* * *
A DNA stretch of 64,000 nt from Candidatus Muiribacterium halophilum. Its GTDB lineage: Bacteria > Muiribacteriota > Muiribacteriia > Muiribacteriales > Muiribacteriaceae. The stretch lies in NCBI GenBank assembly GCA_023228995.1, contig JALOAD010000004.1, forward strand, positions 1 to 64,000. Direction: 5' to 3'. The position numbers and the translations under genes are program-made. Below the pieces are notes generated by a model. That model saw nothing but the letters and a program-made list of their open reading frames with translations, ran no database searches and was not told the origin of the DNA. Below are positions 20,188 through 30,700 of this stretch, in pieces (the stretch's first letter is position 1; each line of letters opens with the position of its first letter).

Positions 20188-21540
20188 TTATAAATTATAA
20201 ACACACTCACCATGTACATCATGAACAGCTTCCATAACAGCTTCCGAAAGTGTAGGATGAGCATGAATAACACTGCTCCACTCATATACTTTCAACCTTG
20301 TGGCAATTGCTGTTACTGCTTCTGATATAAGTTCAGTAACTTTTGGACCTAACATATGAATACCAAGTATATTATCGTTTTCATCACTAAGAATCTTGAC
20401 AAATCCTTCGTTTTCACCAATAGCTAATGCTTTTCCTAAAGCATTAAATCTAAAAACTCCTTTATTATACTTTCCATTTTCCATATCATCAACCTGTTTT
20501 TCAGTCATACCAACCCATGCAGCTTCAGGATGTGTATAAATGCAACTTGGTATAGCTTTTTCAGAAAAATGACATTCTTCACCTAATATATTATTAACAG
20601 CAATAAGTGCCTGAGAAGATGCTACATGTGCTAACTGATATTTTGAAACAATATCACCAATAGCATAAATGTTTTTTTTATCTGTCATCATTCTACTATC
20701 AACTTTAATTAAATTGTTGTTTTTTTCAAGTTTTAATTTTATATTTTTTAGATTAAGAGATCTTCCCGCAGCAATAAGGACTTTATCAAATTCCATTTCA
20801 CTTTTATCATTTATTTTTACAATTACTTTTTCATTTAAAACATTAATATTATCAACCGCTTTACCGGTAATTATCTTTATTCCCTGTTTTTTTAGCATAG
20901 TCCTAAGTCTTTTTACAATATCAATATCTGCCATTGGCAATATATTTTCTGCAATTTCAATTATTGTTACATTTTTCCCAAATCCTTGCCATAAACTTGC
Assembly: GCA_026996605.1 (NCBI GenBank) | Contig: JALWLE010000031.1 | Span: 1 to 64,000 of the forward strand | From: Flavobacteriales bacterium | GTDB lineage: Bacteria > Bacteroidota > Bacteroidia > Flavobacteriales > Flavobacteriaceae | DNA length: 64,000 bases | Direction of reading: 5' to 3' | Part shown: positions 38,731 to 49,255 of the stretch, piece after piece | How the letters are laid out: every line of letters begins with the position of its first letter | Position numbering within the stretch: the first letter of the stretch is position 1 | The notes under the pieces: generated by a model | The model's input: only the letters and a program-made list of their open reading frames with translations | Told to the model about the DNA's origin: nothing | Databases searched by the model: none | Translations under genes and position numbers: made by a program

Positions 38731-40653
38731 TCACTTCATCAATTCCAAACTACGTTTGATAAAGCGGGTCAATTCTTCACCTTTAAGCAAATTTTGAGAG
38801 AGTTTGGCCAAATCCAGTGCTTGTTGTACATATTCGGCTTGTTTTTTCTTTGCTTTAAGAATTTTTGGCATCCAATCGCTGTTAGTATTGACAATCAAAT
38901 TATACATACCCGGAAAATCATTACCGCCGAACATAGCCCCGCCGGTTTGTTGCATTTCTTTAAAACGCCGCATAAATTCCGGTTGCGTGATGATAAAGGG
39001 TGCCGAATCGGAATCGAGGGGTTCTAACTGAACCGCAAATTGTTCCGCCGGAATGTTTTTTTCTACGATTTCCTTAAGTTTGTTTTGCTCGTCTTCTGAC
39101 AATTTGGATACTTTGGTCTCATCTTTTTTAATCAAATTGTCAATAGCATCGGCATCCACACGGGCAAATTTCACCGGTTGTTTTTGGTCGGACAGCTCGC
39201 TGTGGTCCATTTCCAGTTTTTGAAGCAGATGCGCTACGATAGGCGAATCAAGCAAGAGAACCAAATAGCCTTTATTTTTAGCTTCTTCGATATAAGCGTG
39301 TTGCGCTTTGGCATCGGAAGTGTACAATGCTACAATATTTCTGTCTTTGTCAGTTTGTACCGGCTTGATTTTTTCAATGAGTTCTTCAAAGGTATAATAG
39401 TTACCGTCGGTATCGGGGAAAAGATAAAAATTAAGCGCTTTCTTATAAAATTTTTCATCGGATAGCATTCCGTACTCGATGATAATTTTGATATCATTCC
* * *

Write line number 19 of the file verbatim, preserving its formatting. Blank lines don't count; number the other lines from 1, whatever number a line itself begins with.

39201 TGTGGTCCATTTCCAGTTTTTGAAGCAGATGCGCTACGATAGGCGAATCAAGCAAGAGAACCAAATAGCCTTTATTTTTAGCTTCTTCGATATAAGCGTG